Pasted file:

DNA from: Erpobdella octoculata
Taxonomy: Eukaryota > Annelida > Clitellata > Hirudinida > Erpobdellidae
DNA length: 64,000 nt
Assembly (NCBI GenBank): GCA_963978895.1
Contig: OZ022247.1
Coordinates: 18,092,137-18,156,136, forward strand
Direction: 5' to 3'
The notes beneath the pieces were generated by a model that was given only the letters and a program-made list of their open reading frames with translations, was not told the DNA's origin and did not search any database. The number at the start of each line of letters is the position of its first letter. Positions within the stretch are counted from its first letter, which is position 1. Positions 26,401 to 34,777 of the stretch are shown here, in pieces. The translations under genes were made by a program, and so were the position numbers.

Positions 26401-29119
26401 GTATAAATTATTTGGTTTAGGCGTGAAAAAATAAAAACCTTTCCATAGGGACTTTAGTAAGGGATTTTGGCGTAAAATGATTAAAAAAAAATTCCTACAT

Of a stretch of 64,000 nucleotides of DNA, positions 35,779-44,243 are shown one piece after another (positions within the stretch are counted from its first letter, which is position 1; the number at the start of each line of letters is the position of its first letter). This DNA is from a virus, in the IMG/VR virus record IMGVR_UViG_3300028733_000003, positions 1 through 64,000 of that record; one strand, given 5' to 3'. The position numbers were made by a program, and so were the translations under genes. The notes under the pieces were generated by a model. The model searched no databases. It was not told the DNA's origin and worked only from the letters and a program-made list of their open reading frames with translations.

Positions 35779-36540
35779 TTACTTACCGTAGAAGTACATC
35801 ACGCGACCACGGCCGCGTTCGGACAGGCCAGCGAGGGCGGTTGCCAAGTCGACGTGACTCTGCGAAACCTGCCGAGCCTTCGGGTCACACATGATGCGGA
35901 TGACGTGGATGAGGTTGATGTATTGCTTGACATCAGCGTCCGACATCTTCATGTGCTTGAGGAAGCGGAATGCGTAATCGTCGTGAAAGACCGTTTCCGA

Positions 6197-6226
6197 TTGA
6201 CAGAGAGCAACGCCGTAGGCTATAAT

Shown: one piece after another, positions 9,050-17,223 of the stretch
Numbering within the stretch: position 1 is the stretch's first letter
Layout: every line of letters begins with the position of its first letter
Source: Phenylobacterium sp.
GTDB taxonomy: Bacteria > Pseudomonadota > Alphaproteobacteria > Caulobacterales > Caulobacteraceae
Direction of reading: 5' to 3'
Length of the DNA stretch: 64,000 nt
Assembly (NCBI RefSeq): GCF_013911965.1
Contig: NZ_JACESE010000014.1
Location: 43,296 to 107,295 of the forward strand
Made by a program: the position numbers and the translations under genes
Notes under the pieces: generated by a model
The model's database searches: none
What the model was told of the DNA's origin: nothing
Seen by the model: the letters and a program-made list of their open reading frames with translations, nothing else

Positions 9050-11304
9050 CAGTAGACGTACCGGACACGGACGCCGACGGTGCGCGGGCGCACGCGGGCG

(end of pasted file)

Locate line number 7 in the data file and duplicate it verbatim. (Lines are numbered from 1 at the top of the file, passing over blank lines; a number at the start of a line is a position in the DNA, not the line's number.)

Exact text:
Direction: 5' to 3'